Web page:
Miller Sprinter Tripod

December 17, 2000 Uncategorized

From: Kim Fatica

Seems like it’s been a long time since any company has offered-up an improvement or innovation for ENG tripods. Sure, the emergence of new, lighter digital format cameras has forced the industry to streamline their heads to make them lighter. An eight-pound head is simply overkill for today’s smaller DV cameras. But what about the support?

Miller’s new Sprinter tripod has some nifty innovations that grabbed my attention right away. It’s not that they’ve reinvented three-legged support, but they have found some ways to make setup and portability much simpler.

At just a little over six pounds, the two-stage carbon model Sales Manager Gus Harilaou of Miller graciously loaned me was a hit at WKYC where the model was used in the field for several weeks. The first thing the staff noticed before we even saw the tripod was the heavy-duty nylon case (model 872), extra-roomy and with more compartmental storage space than most other cases we’ve seen. Besides generous pocket storage, the case provided something I’ve not seen in other tripod soft cases: A padded head cradle which allows the head to nestle safely inside the case to prevent it from getting banged around in transport. The case also has a heavy-duty vinyl window for placing an ID card.

There are three outstanding features to this set of sticks, all convenience items everyone agreed were excellent upgrades from the standard tripod setup we’ve seen in years past. Toting a tripod is always a pain, and not everyone, including myself, likes to carry it like a machine gun slung over a shoulder. Miller has fastened their Sprint-Grip handle at the top of the first stage near the leveling bowl where it provides perfect balance for carrying. The thick molded rubber handle is quite comfortable, even for most reporters’ hands (hint-hint).

Transporting the tripod is easy with the Sprint-Grip, but keeping the legs together with bungee cord would be impractical for this slick little ‘pod, so Miller gave it a set of transport clips. These hard polymer clips snap firmly to the legs without dangling cords to get in the way after they’ve been released. Our only concern was that these clips which swivel around the legs and resemble wings, might break in severe cold weather or from getting banged around in a trunk. They are fairly rigid, but will flex.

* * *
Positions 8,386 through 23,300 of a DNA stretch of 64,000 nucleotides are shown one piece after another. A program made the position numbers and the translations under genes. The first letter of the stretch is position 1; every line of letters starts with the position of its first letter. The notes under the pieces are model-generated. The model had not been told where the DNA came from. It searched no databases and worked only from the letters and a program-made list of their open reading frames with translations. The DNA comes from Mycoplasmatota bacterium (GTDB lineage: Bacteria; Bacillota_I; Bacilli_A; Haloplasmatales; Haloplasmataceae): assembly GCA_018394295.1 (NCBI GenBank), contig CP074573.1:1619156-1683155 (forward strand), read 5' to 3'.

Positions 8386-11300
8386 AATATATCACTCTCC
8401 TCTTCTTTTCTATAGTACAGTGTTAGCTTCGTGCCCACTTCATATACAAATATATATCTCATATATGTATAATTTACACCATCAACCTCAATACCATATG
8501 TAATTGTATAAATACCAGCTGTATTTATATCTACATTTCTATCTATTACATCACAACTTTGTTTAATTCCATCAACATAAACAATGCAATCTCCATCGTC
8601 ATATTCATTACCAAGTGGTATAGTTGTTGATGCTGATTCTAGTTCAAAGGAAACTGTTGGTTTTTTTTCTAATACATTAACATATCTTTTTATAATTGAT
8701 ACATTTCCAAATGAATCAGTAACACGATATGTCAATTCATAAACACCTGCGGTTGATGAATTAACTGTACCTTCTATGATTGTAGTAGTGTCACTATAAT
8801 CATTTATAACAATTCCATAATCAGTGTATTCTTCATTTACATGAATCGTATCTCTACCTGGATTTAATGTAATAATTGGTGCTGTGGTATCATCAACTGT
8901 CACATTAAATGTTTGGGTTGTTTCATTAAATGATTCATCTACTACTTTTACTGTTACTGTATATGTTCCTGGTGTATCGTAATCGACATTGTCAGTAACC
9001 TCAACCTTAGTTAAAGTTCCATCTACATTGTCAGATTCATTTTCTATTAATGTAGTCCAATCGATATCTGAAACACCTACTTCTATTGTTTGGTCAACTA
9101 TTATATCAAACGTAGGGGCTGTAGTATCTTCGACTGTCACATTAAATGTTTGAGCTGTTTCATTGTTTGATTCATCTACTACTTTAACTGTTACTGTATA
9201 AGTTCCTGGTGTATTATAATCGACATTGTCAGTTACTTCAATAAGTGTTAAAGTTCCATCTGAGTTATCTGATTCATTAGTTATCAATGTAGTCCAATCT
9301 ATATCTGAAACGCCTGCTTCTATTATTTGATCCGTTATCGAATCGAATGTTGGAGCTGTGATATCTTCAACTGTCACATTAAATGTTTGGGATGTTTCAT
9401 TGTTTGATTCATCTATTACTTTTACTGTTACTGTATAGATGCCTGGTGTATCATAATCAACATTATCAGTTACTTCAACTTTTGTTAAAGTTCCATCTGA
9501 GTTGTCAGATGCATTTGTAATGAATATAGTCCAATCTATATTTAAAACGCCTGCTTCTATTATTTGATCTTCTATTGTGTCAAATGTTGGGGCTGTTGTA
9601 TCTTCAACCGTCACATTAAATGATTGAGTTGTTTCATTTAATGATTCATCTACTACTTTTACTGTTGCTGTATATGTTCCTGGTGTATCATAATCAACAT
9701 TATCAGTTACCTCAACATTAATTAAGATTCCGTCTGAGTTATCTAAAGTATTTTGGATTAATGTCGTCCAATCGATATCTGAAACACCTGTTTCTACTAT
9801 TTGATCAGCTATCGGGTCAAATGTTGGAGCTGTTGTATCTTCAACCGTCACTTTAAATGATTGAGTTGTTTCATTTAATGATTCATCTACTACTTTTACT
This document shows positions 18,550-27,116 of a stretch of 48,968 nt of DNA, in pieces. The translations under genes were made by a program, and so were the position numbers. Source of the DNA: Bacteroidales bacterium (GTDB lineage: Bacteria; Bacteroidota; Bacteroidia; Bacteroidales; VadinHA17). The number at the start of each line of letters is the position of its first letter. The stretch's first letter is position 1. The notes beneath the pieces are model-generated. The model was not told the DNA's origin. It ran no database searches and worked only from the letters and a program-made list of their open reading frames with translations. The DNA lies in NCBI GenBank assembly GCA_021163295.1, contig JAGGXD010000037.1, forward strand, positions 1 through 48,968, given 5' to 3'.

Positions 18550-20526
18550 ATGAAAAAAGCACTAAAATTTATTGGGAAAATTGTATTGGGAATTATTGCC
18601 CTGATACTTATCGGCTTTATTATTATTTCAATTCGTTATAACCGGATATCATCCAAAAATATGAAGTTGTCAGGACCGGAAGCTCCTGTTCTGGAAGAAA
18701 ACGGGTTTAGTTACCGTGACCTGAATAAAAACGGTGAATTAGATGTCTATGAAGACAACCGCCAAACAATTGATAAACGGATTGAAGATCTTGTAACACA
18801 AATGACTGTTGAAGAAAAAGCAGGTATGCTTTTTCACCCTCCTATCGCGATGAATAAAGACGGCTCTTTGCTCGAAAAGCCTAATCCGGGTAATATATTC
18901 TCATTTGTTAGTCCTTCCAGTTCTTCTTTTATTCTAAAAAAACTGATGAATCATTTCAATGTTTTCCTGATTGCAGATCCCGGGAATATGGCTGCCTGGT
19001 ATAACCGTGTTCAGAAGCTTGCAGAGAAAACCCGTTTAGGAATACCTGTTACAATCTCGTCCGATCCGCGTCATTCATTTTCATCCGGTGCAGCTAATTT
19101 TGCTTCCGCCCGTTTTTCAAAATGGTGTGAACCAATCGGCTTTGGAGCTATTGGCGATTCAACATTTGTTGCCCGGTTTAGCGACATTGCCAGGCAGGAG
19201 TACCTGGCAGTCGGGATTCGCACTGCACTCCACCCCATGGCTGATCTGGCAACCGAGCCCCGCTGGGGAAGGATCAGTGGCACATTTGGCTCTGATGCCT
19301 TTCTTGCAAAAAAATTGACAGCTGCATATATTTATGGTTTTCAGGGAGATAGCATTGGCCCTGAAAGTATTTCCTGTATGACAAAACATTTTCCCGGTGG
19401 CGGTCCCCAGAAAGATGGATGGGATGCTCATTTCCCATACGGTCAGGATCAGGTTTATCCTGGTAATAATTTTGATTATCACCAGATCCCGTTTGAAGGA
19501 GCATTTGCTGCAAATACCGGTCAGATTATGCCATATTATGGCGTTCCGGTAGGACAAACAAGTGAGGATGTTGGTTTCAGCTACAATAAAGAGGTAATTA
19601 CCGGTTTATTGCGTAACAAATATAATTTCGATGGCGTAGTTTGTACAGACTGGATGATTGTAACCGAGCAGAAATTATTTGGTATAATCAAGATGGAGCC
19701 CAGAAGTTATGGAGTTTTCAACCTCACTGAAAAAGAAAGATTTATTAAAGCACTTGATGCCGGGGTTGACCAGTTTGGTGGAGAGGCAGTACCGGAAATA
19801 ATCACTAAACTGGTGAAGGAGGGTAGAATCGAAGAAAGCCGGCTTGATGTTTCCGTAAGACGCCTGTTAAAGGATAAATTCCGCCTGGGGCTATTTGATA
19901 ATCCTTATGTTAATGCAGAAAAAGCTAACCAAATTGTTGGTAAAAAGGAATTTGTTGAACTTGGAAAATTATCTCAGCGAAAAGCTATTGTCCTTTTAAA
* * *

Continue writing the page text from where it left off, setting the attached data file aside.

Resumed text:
The most brilliant features of this tripod are Miller’s Sprint-Loks, the leg releases that are easily accessed without having to bend over to the floor. Both stages are released from the same spot, with the curved ergonomic levers nesting between the first and second stage legs.

Not all of the staff photojournalists were impressed with the rigidity of this tripod fully extended. There appeared to be a slight wobble or flex, noticeable if the pan head was set with a heavier drag setting. The only times this would be a hindrance would be on long shots with the extender in place, zoom fully pushed in, or when fine close-up movements are needed; two very critical times when a tripod counts most. Our Miller rep assured me the design had been beefed-up since we first had the pod diminishing flex and providing for a more stable support.

Miller touts their newly redesigned 100mm ball leveling mount (bowl mount) as an added stability feature. Miller is a respectable company that produces professional equipment, so quality and service is no issue here.

Definitely consider this set of sticks for your next ENG support upgrade. Miller took the time to address quirky set-up problems with this unit, creating a support system that is lightweight, easily transportable and simpler than other systems to use under the daily rigors of newsgathering. The fully adjustable midsection center spreader allows the tripod to sit as low as 16 inches above ground while adding to stability when fully extended. This is one tripod few reporters should be without, though you might enjoy carrying this set yourself.

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